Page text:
For as long as anyone can remember, high-ranking officials of the Western political establishment regarded Hong Kong as a colony whose policy they were free to determine at their sole discretion. Think, for instance, of John Bolton, now the former National Security Adviser to the US President. An ardent proponent of the British-American intervention wars, Bolton once said that the only model of governance that will fit Hong Kong is the English one. The response of official Beijing and the entire Chinese society to escapades of this kind is more than obvious – undisguised irritation: it does not belong to the 21st century politicians to consider Hong Kong a British colonial enclave, as it has long been part of a sovereign and independent China.
Meanwhile, Western intervention in Chinese affairs has gone far beyond official statements. The ex-head of the Hong Kong Bar Association (HKBA) Junius Kwan-yiu Ho furnished the wide public with proof that the one orchestrating the movement for Hong Kong's separation from China is none other than the US Consulate with its numerous "assistants" on the ground. Kwan-yiu Ho and other Chinese experts are convinced that the Hong Kong developments are a new version of the "color revolutions" conducted by the Americans over the past quarter-century – following the "orange" one and the Maidan coup in Ukraine, the "pink" one in Georgia and so on down the list.
There is hardly any other way to explain, among other things, the following fact: during the two summer months this year alone, as if on cue, there were as much as forty-two (!) large-scale protests in Hong Kong. These days, on the eve of the 70th anniversary of the PRC, the protests have erupted with renewed vigor. At that, the method of controlling a crowd of aggressively disposed radicals is the same in all the cases…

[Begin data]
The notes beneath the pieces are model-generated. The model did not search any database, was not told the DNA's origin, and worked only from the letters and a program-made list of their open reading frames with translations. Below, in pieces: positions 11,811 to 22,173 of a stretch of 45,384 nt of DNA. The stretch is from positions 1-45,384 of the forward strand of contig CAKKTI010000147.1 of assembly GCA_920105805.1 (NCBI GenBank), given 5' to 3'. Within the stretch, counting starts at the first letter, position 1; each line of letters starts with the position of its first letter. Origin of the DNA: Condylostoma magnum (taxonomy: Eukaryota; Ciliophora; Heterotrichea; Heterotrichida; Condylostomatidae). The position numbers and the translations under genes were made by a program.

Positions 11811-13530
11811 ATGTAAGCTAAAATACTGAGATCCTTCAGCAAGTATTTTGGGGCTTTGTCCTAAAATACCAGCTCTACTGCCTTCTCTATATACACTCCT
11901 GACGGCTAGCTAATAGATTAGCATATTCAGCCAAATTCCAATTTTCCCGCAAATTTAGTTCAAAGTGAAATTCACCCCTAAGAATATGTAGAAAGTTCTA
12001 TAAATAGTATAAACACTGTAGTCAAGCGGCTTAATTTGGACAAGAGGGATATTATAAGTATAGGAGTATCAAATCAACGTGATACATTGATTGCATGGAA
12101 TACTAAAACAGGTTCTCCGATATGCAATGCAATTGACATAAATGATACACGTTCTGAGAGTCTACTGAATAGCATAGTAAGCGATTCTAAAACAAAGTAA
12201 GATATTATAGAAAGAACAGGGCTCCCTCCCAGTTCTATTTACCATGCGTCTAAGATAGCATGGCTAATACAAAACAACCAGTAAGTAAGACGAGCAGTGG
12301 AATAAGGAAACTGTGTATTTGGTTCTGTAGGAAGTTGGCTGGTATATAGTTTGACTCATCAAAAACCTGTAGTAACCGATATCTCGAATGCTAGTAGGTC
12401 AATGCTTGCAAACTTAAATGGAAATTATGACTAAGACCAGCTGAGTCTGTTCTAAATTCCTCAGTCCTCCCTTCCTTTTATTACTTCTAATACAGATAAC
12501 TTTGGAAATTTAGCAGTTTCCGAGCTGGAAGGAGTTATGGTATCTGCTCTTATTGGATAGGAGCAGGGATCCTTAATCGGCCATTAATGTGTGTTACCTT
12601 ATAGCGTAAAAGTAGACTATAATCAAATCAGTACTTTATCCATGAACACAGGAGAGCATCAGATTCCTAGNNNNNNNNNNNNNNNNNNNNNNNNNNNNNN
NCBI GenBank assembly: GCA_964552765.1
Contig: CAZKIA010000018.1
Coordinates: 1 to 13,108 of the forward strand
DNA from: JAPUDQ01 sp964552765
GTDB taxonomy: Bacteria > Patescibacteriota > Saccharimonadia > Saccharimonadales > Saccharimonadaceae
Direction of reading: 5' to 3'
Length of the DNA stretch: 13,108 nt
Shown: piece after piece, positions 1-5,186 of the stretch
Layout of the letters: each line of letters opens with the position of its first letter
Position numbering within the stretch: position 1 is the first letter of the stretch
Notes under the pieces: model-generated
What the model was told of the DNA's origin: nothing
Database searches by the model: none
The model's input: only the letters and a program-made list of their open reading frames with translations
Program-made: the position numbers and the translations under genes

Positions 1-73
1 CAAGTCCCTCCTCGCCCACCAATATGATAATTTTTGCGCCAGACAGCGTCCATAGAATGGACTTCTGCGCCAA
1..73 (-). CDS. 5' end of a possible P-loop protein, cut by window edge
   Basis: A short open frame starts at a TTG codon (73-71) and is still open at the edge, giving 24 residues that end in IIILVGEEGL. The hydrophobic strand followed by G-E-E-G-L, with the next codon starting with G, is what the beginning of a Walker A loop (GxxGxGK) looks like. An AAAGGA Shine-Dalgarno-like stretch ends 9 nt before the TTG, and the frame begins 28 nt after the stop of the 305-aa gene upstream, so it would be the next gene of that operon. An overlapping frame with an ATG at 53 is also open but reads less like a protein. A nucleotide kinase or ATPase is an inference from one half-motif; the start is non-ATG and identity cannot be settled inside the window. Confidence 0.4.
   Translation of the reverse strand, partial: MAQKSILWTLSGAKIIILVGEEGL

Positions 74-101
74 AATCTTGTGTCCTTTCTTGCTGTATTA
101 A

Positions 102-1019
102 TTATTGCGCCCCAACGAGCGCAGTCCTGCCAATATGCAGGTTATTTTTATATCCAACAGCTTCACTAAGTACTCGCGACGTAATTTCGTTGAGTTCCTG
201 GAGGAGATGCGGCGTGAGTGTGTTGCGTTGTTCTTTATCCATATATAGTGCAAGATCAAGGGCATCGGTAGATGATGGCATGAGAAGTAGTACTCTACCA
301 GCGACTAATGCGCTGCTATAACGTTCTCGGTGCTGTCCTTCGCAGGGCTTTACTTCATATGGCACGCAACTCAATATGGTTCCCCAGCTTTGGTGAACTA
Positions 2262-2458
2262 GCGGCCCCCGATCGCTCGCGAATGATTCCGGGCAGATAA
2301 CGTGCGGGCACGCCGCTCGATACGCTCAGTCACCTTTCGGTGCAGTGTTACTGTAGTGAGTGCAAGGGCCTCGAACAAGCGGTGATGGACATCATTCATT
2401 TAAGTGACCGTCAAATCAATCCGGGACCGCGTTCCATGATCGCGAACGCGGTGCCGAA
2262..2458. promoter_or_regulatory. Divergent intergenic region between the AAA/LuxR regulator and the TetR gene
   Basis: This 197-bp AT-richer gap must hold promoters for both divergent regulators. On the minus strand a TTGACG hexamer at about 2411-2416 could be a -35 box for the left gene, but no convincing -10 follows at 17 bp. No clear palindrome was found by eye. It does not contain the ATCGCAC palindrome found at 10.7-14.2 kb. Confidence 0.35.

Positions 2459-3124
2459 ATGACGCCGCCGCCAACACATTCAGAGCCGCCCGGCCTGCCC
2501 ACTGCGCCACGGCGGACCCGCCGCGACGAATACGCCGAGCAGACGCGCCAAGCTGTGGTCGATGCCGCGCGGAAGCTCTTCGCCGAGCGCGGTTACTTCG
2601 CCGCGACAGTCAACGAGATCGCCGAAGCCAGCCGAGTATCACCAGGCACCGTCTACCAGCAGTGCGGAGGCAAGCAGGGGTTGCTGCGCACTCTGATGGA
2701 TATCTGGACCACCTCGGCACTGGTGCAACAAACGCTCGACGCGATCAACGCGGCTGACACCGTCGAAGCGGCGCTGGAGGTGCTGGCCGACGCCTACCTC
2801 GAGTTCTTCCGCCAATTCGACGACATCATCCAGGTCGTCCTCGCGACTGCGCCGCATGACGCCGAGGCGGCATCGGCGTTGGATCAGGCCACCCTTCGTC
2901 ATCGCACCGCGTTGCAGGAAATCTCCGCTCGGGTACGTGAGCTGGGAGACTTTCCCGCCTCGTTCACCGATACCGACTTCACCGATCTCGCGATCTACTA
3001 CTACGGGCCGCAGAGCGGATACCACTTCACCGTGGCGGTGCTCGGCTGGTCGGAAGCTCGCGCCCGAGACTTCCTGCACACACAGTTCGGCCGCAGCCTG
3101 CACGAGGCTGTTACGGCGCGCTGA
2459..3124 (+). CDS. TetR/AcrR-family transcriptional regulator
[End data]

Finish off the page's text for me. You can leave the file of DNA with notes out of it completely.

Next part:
The world has long learned a political axiom: if the "popular unrest" is organized in its nature, you need to look for its sponsors overseas. However, the intervention of external forces in Chinese developments is not particularly concealed. Well, there should be nothing to hide, as long as top White House officials are endorsing the protesters. Back in the summer, in an interview with the Voice of America TV channel, the same aforementioned John Bolton openly threatened the Chinese leadership, stressing that the PRC should think twice before taking any action in response to the mass protests in Hong Kong. It looks like Bolton's threats may become materialized this fall.
Pro-Western journalists have waved aside claims that the US had a hand in the events in China. Today, no bones are made about this. Thus, one of Hong Kong's central newspapers Ta Kung Pao published photos of a meeting between head of the US Consulate political department Julie Ide and opposition activists. The article points to the American diplomat's involvement in US subversive actions in the Middle East and her "experience with social groups" in Hong Kong. Washington's response was not long in coming. The US State Department issued an angry rant – not because it was caught red-handed, but rather due to the disappointment over confidential information having been disclosed.
As a result, anti-Chinese opposition activist Joshua Wong had to admit his affiliation with American Consulate representatives. According to Professor Lee Haidong with the Beijing University of International Relations, the collected facts are enough to come to the following conclusion: Western organizations directly control action by separatist groups in Hong Kong.